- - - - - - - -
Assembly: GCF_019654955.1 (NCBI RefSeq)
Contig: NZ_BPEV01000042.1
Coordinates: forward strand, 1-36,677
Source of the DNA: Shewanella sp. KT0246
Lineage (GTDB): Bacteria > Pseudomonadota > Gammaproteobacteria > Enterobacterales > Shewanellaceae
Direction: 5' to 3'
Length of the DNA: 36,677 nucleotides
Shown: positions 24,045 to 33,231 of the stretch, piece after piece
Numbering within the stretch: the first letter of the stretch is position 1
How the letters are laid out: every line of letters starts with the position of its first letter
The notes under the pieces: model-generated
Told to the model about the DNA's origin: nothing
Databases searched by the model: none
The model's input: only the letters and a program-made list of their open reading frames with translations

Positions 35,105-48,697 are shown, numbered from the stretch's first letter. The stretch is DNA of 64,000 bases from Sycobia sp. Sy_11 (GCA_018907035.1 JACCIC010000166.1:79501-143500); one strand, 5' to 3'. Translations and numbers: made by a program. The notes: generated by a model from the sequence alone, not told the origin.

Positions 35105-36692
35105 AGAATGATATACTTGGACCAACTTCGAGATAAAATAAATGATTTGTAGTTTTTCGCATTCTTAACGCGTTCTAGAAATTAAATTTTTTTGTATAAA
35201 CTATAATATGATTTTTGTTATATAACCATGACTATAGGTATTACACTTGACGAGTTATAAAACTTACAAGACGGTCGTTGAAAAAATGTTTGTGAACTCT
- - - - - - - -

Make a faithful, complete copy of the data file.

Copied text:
Assembly: GCF_019654955.1 (NCBI RefSeq)
Contig: NZ_BPEV01000042.1
Coordinates: forward strand, 1-36,677
Source of the DNA: Shewanella sp. KT0246
Lineage (GTDB): Bacteria > Pseudomonadota > Gammaproteobacteria > Enterobacterales > Shewanellaceae
Direction: 5' to 3'
Length of the DNA: 36,677 nucleotides
Shown: positions 24,045 to 33,231 of the stretch, piece after piece
Numbering within the stretch: the first letter of the stretch is position 1
How the letters are laid out: every line of letters starts with the position of its first letter
The notes under the pieces: model-generated
Told to the model about the DNA's origin: nothing
Databases searched by the model: none
The model's input: only the letters and a program-made list of their open reading frames with translations

Positions 35,105-48,697 are shown, numbered from the stretch's first letter. The stretch is DNA of 64,000 bases from Sycobia sp. Sy_11 (GCA_018907035.1 JACCIC010000166.1:79501-143500); one strand, 5' to 3'. Translations and numbers: made by a program. The notes: generated by a model from the sequence alone, not told the origin.

Positions 35105-36692
35105 AGAATGATATACTTGGACCAACTTCGAGATAAAATAAATGATTTGTAGTTTTTCGCATTCTTAACGCGTTCTAGAAATTAAATTTTTTTGTATAAA
35201 CTATAATATGATTTTTGTTATATAACCATGACTATAGGTATTACACTTGACGAGTTATAAAACTTACAAGACGGTCGTTGAAAAAATGTTTGTGAACTCT